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His main discomfort was that in the weeks he had been waiting to set sail for Palestine, there had been nothing to do. Together with some of the other young men, he had set up a makeshift football pitch where they exercised themselves when they were allowed ashore.
By that time, none of the transportees seriously expected to see Palestine. Their keep had been funded thus far by the Joint American Committee, but there was now doubt as to who might fund the remainder of the journey and above all else, the little ships were wanted for other purposes. Those with the necessary papers were told that they could go to the USA instead, but Felix did not mention whether any were able to take up the offer. They were, he put it angrily, stranded in thin air, and treated by the crew like "rightless emigrants".
His parents were still in Danzig waiting for their Brazilian visas, and Felix had written to them asking for his own visa to be forwarded to him in Kladovo so that he may go directly to Brazil, but the mail was being delayed and his parents had evidently not received the request.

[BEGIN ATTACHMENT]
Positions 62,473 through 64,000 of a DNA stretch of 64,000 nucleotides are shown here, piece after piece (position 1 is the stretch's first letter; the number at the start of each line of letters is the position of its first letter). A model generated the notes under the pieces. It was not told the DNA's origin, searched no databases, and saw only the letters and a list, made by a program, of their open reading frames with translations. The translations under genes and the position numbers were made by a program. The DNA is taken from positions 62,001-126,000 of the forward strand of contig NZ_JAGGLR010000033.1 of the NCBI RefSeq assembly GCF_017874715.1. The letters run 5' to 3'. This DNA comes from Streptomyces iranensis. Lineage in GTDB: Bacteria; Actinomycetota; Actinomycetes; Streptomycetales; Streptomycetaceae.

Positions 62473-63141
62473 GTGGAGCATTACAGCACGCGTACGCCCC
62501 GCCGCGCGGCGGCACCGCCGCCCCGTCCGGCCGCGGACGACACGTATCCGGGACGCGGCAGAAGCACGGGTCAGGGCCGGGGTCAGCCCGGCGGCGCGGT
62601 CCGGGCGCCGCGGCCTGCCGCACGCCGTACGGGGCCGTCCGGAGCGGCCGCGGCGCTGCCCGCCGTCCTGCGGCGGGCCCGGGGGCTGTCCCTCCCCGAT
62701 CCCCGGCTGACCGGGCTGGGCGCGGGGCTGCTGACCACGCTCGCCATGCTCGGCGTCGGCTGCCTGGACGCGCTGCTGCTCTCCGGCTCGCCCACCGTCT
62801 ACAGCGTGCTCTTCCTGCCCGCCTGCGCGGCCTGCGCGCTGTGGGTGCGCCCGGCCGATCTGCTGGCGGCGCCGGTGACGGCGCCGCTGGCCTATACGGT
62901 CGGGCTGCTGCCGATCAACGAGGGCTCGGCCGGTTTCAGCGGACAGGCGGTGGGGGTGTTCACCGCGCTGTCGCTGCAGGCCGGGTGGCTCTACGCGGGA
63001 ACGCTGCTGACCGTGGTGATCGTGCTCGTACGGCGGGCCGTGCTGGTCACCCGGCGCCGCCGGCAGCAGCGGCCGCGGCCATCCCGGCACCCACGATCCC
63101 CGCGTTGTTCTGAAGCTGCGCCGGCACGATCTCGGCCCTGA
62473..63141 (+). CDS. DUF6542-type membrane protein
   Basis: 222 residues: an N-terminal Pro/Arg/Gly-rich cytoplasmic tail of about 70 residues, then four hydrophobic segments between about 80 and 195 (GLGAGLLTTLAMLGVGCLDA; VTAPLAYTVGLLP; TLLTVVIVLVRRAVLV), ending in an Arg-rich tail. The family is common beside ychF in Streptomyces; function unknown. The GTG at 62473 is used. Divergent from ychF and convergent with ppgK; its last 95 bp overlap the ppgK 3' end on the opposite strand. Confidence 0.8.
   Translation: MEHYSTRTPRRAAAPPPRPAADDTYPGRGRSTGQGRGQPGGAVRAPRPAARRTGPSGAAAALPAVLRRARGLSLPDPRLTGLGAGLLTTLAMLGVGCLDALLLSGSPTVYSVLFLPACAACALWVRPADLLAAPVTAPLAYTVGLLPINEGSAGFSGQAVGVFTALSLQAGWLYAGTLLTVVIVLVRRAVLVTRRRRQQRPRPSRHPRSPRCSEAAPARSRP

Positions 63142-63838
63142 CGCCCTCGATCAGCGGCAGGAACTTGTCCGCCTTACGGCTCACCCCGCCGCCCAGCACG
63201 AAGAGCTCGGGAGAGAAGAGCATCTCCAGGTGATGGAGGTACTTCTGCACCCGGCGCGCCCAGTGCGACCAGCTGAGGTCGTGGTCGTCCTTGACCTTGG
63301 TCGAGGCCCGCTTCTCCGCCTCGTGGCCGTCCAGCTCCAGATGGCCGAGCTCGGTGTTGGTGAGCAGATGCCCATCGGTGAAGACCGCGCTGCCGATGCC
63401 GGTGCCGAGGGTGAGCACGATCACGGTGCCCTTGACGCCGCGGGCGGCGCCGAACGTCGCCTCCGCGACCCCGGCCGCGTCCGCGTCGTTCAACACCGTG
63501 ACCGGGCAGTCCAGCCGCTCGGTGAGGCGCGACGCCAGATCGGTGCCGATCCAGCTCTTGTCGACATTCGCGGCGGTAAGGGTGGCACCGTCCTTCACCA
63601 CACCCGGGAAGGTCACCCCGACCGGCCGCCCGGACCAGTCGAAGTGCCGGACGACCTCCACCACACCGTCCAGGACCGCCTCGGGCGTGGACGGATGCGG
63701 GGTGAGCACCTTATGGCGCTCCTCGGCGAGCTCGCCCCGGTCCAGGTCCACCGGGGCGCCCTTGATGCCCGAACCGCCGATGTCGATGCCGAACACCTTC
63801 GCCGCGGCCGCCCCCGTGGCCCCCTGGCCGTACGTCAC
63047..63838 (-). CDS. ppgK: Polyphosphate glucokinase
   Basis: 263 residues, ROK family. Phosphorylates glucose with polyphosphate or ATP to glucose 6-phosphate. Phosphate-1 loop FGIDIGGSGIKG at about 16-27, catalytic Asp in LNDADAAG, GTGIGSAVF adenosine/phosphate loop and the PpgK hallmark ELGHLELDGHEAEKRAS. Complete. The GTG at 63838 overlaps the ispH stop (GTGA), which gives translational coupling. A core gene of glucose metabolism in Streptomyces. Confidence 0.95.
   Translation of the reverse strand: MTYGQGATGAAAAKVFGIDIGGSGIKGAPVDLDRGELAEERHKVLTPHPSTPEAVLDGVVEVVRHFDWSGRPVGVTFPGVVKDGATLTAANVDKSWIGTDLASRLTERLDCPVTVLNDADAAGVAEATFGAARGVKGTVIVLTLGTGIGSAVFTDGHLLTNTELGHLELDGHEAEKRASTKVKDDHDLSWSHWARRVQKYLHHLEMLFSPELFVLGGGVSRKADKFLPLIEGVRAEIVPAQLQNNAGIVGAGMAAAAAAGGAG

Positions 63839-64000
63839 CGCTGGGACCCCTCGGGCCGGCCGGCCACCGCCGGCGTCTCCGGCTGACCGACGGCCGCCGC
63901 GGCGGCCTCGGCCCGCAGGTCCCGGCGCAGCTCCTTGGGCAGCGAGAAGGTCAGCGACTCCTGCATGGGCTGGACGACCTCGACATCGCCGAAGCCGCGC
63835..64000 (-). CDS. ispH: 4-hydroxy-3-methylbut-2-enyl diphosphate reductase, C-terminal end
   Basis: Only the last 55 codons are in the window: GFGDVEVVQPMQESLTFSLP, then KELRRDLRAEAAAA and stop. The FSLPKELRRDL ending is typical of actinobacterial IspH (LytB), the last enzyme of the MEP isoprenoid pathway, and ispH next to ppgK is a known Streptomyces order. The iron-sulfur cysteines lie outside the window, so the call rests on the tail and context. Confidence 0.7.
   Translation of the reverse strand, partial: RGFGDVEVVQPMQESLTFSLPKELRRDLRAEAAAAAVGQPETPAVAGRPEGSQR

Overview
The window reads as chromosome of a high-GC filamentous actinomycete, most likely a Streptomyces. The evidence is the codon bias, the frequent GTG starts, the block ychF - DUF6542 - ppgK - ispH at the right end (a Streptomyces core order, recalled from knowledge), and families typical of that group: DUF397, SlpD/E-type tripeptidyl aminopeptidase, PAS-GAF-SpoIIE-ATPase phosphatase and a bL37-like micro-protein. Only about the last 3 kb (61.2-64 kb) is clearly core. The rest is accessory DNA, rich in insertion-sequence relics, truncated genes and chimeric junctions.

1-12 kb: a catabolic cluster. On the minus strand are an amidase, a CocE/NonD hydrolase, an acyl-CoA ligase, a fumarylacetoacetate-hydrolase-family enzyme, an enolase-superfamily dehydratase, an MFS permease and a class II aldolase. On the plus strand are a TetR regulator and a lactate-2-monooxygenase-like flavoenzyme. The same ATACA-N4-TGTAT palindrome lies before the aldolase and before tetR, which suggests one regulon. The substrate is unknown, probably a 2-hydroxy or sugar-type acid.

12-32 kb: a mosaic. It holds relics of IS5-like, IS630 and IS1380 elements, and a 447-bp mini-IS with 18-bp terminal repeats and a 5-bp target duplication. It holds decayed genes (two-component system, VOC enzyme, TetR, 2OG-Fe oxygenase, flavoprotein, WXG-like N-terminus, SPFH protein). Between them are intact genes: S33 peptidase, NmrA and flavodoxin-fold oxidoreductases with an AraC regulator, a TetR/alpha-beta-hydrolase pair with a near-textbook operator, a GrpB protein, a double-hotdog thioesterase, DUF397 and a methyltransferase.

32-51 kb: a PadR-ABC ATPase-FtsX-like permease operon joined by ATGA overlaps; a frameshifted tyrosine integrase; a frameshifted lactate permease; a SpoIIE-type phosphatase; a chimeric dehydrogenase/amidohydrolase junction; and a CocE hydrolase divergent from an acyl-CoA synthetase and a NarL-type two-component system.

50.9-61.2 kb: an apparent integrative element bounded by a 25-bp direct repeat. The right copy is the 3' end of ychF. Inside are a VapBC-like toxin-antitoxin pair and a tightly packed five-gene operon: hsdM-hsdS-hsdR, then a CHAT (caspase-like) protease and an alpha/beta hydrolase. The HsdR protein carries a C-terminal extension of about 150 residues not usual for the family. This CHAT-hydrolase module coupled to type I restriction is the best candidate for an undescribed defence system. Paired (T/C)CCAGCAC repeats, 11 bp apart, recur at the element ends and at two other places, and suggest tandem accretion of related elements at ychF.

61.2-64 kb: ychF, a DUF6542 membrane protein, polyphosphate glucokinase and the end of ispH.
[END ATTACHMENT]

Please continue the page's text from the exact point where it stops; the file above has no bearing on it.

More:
For his part, Alex had described the freedom of London, including his social life. Felix responded by saying that he was surrounded by Austrian girls but he wasn't interested in any of them. He had resolved to wait until he was in Brazil, where he would start a completely new beginning. For the meanwhile, he would quickly set about writing for the London press, and hopefully raise some cash.
Alex never heard from Felix again. The personal letters from Yugoslavia are the only account there is.
In 2002, Alex and his wife Esther spent a long weekend in Vienna, where they visited the Jewish Museum. There they discovered that, in 1940, there had been a massacre of Jews in Kladovo and that Felix Nasimov was among them.
The originals of Felix's descriptive letters are now in the Jewish Museum in Vienna, and copies are now in our own Library at Grenfell Lodge.